SAN DIEGO — A state court of appeal ruled Wednesday that parents who provide a car to a child with a history of chronic drunk driving can be held financially liable for injuries the child might cause in an accident.
Advocates for victims of drunk drivers said the decision, while not breaking new legal ground, was a significant example of the strides being made by victims to broaden the sources of compensation for their injuries.
The case involved a July, 1982, accident in which a San Diego County woman's car crossed the center divider of a highway and struck head-on the car driven by her mother's hairdresser, who was seriously injured. The parents of the driver, Cherie Straughan of San Marcos, had loaned her the money to buy the car 10 days before the accident.
Straughan was convicted of a criminal charge in the case.
The victim, Pamela Sue McKenna, contended in court that Straughan's parents knew their daughter had a drinking problem and a history of drunk driving. McKenna said she warned Straughan's mother before the accident that buying the girl a car was "like giving a 6-year-old a loaded gun and telling them not to use it."
The parents, William and Marilyn Straughan, denied that they had owned or controlled the car their daughter drove in the accident.
A San Diego County Superior Court judge had dismissed the case on the grounds that a lender--in this case Straughan's parents--could not be held liable for a borrower's actions.
But a three-judge panel of the 4th District Court of Appeal reversed that decision and reinstated the case, saying it could proceed to trial on the broader issue of the parents' responsibility for their child's wrongdoing.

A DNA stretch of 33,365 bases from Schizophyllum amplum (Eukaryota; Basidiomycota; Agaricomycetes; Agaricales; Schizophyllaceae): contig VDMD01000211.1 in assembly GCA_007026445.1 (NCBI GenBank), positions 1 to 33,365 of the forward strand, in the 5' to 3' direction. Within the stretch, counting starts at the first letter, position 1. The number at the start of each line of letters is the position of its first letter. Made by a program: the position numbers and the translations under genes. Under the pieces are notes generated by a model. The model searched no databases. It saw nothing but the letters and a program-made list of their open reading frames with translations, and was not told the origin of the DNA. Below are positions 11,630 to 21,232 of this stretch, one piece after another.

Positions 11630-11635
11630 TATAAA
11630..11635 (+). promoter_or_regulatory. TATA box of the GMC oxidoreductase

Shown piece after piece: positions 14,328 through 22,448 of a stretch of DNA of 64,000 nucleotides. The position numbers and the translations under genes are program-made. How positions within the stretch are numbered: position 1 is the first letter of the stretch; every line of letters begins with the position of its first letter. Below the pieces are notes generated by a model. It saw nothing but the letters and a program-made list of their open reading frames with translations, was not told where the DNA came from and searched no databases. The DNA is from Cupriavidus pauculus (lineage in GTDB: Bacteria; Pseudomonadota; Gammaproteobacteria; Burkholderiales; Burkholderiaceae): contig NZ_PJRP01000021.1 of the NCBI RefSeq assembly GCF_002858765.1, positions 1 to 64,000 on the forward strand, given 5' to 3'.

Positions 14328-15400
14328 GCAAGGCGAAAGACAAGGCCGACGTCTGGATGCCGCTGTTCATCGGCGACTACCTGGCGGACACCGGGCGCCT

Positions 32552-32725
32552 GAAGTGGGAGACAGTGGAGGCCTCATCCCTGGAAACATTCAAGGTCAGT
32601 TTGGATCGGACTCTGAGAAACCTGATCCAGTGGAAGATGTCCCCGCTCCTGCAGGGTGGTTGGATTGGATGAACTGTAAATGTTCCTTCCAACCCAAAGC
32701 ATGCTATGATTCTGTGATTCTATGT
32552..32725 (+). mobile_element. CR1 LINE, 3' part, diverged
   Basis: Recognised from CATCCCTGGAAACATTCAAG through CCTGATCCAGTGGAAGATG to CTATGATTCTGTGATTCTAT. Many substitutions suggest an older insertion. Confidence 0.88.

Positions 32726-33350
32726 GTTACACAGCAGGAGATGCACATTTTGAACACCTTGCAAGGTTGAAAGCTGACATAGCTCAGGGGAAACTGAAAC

"Imposing potential liability on the Straughans serves the important public policy of protecting the public from intoxicated drivers who cause needless and tragic deaths and injuries on the highways," the court ruled.
Marcia Dauenhauer, president of the Sacramento County chapter of Mothers Against Drunk Drivers, said the decision was in line with other cases in which California courts have begun to hold that persons who provide a vehicle to a person they know is drunk are liable in accidents caused by the drunk driver.
In another decision Tuesday, the Court of Appeal ruled that a landlord is liable for injuries caused by wild animals kept as pets by his tenants whether or not the landlord knows of the animals' presence.
The case involved a San Diego secretary whose hand was seriously injured when she was attacked in 1979 by a neighbor's wild monkey at her apartment complex in the Pacific Beach area.
Case law in California previously held that landlords--who by statute have only limited access to their tenants' premises--could be held liable for injuries caused by a tenant's pets, wild or domestic, only if they knew the animals were present and did nothing about it.